Robin Hanson <email@example.com> wrote:
> Damien Sullivan wrote:
> >water systems break after an earthquake or storm that disease rates go up.
> >So it's rather hard to believe that spending on public water systems
> >doesn't improve health.
> An earthquake or storm large enough to break water systems is no small thing.
> *Lots* of bad things happen because of such an event, so the question is
> which of those many things is as fault for disease.
When the disease is cholera and other diseases spread by contaminated water,
the culprit seems pretty clear.
And right now we're seeing life expectancy in Africa drop because of AIDS. If
we developed a cure or vaccine for AIDS, and spent money to use it, life
expectancy would go back up. The world had lots of diseases as bad as AIDS:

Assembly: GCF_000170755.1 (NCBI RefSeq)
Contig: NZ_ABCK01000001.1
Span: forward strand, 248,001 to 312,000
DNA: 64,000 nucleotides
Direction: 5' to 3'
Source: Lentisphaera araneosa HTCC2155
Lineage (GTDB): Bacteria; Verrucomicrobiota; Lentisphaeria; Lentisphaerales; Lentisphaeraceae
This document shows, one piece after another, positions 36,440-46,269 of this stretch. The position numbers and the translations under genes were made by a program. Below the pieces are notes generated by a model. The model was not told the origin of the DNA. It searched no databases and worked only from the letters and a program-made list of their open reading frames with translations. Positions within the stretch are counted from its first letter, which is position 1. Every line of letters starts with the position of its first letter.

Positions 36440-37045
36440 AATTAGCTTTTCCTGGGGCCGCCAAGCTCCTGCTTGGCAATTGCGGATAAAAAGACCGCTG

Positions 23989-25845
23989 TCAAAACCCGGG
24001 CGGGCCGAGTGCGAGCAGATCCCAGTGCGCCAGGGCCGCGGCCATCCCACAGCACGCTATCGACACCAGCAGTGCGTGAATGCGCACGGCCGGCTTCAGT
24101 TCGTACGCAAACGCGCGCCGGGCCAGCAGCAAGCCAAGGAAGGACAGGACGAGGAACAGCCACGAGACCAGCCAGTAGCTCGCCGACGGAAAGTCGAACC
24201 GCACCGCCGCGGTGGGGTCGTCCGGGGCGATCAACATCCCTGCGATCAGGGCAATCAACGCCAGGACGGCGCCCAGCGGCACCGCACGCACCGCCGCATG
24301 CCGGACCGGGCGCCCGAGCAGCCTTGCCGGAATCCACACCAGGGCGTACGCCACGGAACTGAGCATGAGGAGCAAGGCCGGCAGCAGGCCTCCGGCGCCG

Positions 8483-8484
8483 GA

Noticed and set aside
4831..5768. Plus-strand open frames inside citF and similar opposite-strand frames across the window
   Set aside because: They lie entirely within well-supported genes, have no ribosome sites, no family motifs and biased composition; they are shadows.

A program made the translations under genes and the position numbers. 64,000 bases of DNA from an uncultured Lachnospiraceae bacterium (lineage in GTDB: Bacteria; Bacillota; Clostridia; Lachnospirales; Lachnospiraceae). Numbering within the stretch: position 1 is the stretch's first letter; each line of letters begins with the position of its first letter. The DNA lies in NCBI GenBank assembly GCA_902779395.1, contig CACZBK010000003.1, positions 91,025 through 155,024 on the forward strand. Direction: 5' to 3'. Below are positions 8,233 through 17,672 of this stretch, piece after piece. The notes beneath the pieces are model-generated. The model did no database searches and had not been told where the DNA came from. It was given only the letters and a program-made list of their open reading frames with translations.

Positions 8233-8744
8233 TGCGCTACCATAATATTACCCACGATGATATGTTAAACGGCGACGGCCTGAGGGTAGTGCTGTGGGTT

smallpox, tuberculosis, cholera... gone now, and we live longer.
> >If someone says they can't measure it, we're inclined to think their
> >measurements are bad.
> Well of course that's the attitude that preserves theories in the face
> of any contrary data.
Off the top of my head, economists have decided they've been consistently
overestimating inflation for decades, and announced that the gap between
measured imports and exports over all countries has grown to 3%.
But I'll try to look at your old posts.
-xx- Damien X-)
This archive was generated by hypermail 2b29 : Thu Jul 27 2000 - 14:14:41 MDT